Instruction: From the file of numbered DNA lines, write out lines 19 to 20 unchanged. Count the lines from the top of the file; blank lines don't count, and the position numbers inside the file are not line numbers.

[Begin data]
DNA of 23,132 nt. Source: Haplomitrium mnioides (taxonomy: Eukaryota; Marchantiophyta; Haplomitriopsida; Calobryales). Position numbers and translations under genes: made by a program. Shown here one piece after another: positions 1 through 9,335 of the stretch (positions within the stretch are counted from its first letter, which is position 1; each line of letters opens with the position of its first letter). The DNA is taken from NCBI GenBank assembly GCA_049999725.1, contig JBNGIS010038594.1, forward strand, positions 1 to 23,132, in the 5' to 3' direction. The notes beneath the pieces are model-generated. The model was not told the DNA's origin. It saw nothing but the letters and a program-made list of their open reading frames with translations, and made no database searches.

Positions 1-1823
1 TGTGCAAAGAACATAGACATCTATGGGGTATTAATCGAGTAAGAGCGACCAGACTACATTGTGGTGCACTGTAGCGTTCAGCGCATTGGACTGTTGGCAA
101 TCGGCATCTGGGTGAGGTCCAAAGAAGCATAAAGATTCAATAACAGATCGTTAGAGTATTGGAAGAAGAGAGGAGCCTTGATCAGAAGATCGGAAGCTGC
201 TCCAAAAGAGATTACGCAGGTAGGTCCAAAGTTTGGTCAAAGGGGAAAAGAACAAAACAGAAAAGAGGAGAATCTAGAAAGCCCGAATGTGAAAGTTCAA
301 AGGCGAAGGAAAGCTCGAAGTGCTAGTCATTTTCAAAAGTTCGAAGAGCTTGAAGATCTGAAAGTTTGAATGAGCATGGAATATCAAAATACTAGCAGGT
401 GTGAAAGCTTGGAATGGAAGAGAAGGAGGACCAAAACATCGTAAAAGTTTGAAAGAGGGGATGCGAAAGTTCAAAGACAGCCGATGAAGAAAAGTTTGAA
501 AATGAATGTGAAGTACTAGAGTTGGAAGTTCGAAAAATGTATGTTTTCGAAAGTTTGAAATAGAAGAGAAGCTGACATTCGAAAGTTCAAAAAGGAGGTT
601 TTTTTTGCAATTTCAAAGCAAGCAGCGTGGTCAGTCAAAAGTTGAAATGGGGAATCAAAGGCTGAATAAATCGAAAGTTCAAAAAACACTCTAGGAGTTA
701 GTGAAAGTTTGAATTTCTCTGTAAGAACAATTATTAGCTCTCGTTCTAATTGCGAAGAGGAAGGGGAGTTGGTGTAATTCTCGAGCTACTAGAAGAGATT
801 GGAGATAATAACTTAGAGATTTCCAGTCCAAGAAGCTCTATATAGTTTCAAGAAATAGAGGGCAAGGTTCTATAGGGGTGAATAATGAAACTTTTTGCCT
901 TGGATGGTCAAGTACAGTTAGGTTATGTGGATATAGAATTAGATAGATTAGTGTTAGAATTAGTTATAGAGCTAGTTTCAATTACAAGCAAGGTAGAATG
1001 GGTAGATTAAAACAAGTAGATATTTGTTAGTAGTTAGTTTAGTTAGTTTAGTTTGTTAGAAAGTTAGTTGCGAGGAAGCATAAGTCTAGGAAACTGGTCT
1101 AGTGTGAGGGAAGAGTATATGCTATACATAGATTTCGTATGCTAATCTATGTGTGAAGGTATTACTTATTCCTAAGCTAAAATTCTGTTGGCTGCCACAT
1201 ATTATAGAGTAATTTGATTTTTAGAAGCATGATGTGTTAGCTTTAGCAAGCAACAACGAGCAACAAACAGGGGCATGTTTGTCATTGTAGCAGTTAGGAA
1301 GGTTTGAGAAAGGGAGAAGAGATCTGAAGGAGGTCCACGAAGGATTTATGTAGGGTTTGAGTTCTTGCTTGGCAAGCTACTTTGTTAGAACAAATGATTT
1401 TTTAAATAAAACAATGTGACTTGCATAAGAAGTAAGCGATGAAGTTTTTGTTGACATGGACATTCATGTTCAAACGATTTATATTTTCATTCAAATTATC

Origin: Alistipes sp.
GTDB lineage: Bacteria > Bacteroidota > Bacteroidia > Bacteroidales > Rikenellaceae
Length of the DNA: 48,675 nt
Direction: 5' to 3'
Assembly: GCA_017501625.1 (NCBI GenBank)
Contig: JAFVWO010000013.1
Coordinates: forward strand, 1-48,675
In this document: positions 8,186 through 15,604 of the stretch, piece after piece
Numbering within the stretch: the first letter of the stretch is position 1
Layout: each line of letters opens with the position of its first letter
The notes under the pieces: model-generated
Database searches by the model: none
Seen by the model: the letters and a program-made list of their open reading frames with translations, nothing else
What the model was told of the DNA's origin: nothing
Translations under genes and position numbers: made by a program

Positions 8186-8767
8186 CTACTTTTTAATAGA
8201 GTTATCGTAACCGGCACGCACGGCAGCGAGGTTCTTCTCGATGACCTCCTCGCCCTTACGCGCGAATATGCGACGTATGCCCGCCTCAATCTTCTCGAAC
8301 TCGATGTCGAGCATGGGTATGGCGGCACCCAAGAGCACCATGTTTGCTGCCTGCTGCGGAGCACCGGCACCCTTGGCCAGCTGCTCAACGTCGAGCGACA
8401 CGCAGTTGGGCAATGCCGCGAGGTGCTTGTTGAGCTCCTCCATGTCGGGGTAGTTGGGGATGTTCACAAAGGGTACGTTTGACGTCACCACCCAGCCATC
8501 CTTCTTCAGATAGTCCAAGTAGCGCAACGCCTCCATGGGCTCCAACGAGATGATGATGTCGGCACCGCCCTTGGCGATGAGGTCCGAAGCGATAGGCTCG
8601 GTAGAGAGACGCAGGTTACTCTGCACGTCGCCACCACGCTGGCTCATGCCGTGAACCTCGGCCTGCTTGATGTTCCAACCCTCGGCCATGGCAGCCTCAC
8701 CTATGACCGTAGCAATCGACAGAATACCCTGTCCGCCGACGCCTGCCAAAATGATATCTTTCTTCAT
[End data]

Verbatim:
GTDB lineage: Bacteria > Bacteroidota > Bacteroidia > Bacteroidales > Rikenellaceae
Length of the DNA: 48,675 nt